Medical Oncology

, Volume 29, Issue 3, pp 1421–1428 | Cite as

GEMOX regimen in the treatment of metastatic differentiated refractory thyroid carcinoma

  • Jean-Philippe SpanoEmail author
  • Y. Vano
  • S. Vignot
  • T. De La Motte Rouge
  • L. Hassani
  • R. Mouawad
  • F. Menegaux
  • D. Khayat
  • L. Leenhardt
Original Paper


Treatment options for radioiodine resistant metastatic thyroid cancer patients are limited, and chemotherapy is considered an outdated therapeutic method for differentiated thyroid carcinoma. In this study, we evaluated the activity and safety of gemcitabine and oxaliplatin combination which is considered an out of label therapeutic method in patients with differentiated metastatic thyroid cancer refractory to 131-I treatment. Fourteen refractory patients (8 papillary, 6 follicular), six men/eight women with median age of 63 years and performance status (0–3) were included. Patients received gemcitabine (1,000 mg/m2) plus oxaliplatin (100 mg/m2) every 2 weeks until 12-cycles and each cycle correspond to 2 weeks treatment. This protocol was approved by the local Institutional Review Boards. Response rate was assessed every four cycles. Progression-free and overall survivals were calculated. Median treatment was 9.5 cycles (range 2–17) with 22 weeks duration. Overall response rate was 57%, with 7% achieving a complete response (1/14), 50% a partial response (7/14), and 28% with a stable disease. All patients with follicular subtype showed objective responses. Eleven patients progressed at a median time of 10.1 months; 10 of 14 patients still alive and the median survival was not reached (median follow-up of 19.8 months). The combination was generally well tolerated. No deaths occurred due to therapy and no grade IV toxicity was recorded. The most common treatment-related adverse events grade 1/3 includes asthenia, peripheral neuropathy, diarrhea, anemia, thrombocytopenia, and neutropenia. In conclusion, the GEMOX regimen is well tolerated and effective in advanced differentiated thyroid cancer. However, this retrospective data on a small sample size are considered preliminary and needs to be evaluated prospectively in a higher number of patients in a clinical trial.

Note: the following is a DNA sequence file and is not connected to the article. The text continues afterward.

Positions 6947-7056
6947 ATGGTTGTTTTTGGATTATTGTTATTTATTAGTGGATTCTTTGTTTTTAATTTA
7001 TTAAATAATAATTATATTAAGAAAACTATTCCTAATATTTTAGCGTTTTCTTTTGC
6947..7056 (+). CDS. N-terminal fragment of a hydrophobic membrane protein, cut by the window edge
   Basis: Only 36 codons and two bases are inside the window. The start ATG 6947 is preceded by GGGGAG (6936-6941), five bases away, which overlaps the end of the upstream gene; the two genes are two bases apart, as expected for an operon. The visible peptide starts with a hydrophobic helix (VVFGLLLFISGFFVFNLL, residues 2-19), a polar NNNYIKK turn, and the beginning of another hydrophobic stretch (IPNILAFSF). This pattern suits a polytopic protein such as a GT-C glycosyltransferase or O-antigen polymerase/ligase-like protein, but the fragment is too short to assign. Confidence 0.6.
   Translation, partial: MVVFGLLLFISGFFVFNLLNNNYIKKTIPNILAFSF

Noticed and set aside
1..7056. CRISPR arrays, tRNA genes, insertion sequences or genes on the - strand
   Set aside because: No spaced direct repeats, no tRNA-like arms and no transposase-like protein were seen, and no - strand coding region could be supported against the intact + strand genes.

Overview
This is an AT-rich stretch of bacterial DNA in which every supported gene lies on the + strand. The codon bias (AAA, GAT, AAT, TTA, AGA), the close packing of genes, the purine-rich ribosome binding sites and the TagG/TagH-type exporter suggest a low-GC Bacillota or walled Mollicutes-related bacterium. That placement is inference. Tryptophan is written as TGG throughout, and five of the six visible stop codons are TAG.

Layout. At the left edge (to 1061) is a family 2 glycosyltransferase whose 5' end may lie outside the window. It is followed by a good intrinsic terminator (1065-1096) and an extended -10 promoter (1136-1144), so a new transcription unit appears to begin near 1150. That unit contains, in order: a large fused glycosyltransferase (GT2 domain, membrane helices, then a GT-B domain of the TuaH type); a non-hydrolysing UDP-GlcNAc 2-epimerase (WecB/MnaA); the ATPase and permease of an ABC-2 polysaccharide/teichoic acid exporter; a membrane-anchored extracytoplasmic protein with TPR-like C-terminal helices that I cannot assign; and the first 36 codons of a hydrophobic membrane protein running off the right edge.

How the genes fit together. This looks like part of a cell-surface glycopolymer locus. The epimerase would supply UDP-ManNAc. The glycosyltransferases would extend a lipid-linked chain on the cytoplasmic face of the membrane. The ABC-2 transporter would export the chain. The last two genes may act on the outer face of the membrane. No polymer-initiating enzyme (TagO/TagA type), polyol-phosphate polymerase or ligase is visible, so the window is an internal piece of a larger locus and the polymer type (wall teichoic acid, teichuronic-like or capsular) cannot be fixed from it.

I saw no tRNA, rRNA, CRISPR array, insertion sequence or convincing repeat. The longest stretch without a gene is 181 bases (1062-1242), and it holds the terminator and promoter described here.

Gemcitabine Oxaliplatin Refractory thyroid carcinoma Relevant therapy 



This work was supported by the Foundation Delattre, Foundation Charles Aznavour, and the Association pour la Vie-Espoir contre le Cancer (A.V.E.C).

Conflict of interest

The authors declare no conflict of interest with this paper is to be disclosed.


  1. 1.
    Colonna M, Grande E, Jonasson JG, Eurocare Working G. Variation in relative survival of thyroid cancers in Europe: results from the analysis on 21 countries over the period 1983–1994 (eurocare-3 study). Eur J Cancer. 2006;42:2598–608.PubMedCrossRefGoogle Scholar
  2. 2.
    Kilfoy BA, Zheng T, Holford TR, Han X, Ward MH, Sjodin A, Zhang Y, Bai Y, Zhu C, Guo GL, Rothman N. International patterns and trends in thyroid cancer incidence, 1973–2002. Cancer Causes Control. 2009;20:525–31.PubMedCrossRefGoogle Scholar
  3. 3.
    Leenhardt L, Grosclaude P, Cherie-Challine L. Increased incidence of thyroid carcinoma in France: a true epidemic or thyroid nodule management effects? Report from the French thyroid cancer committee. Thyroid. 2004;14:1056–60.PubMedCrossRefGoogle Scholar
  4. 4.
    Sherman SI. Thyroid carcinoma. Lancet. 2003;361:501–11.PubMedCrossRefGoogle Scholar
  5. 5.
    Baudin E, Schlumberger M. New therapeutic approaches for metastatic thyroid carcinoma. Lancet Oncol. 2007;8:148–56.PubMedCrossRefGoogle Scholar
  6. 6.
    Durante C, Haddy N, Baudin E, Leboulleux S, Hartl D, Travagli JP, Caillou B, Ricard M, Lumbroso JD, De Vathaire F, Schlumberger M. Long-term outcome of 444 patients with distant metastases from papillary and follicular thyroid carcinoma: benefits and limits of radioiodine therapy. J Clin Endocrinol Metab. 2006;91:2892–9.PubMedCrossRefGoogle Scholar